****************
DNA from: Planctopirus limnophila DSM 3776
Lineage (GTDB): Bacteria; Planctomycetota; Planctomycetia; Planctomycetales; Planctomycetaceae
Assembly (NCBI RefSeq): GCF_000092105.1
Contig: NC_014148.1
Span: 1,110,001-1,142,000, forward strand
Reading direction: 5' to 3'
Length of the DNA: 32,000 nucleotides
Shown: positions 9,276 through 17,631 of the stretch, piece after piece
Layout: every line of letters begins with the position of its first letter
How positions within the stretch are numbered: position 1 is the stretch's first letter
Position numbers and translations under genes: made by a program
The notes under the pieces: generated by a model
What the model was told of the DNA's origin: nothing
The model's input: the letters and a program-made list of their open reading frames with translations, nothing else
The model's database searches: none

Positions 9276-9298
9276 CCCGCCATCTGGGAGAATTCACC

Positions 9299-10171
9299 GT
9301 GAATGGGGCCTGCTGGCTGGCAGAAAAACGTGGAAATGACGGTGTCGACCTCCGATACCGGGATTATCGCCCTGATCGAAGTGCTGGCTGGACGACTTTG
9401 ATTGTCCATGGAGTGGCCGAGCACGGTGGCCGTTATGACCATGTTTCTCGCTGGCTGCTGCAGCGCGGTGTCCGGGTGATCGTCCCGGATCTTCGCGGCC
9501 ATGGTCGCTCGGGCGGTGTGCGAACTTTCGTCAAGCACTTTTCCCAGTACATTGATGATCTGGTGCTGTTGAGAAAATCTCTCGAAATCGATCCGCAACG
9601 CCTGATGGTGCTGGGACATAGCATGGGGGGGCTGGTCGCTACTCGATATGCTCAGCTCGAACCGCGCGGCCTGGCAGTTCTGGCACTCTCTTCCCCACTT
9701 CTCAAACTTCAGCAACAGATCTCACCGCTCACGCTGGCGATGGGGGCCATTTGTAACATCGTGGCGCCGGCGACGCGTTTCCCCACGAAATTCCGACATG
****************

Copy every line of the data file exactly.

DNA from: Planctopirus limnophila DSM 3776
Lineage (GTDB): Bacteria; Planctomycetota; Planctomycetia; Planctomycetales; Planctomycetaceae
Assembly (NCBI RefSeq): GCF_000092105.1
Contig: NC_014148.1
Span: 1,110,001-1,142,000, forward strand
Reading direction: 5' to 3'
Length of the DNA: 32,000 nucleotides
Shown: positions 9,276 through 17,631 of the stretch, piece after piece
Layout: every line of letters begins with the position of its first letter
How positions within the stretch are numbered: position 1 is the stretch's first letter
Position numbers and translations under genes: made by a program
The notes under the pieces: generated by a model
What the model was told of the DNA's origin: nothing
The model's input: the letters and a program-made list of their open reading frames with translations, nothing else
The model's database searches: none

Positions 9276-9298
9276 CCCGCCATCTGGGAGAATTCACC

Positions 9299-10171
9299 GT
9301 GAATGGGGCCTGCTGGCTGGCAGAAAAACGTGGAAATGACGGTGTCGACCTCCGATACCGGGATTATCGCCCTGATCGAAGTGCTGGCTGGACGACTTTG
9401 ATTGTCCATGGAGTGGCCGAGCACGGTGGCCGTTATGACCATGTTTCTCGCTGGCTGCTGCAGCGCGGTGTCCGGGTGATCGTCCCGGATCTTCGCGGCC
9501 ATGGTCGCTCGGGCGGTGTGCGAACTTTCGTCAAGCACTTTTCCCAGTACATTGATGATCTGGTGCTGTTGAGAAAATCTCTCGAAATCGATCCGCAACG
9601 CCTGATGGTGCTGGGACATAGCATGGGGGGGCTGGTCGCTACTCGATATGCTCAGCTCGAACCGCGCGGCCTGGCAGTTCTGGCACTCTCTTCCCCACTT
9701 CTCAAACTTCAGCAACAGATCTCACCGCTCACGCTGGCGATGGGGGCCATTTGTAACATCGTGGCGCCGGCGACGCGTTTCCCCACGAAATTCCGACATG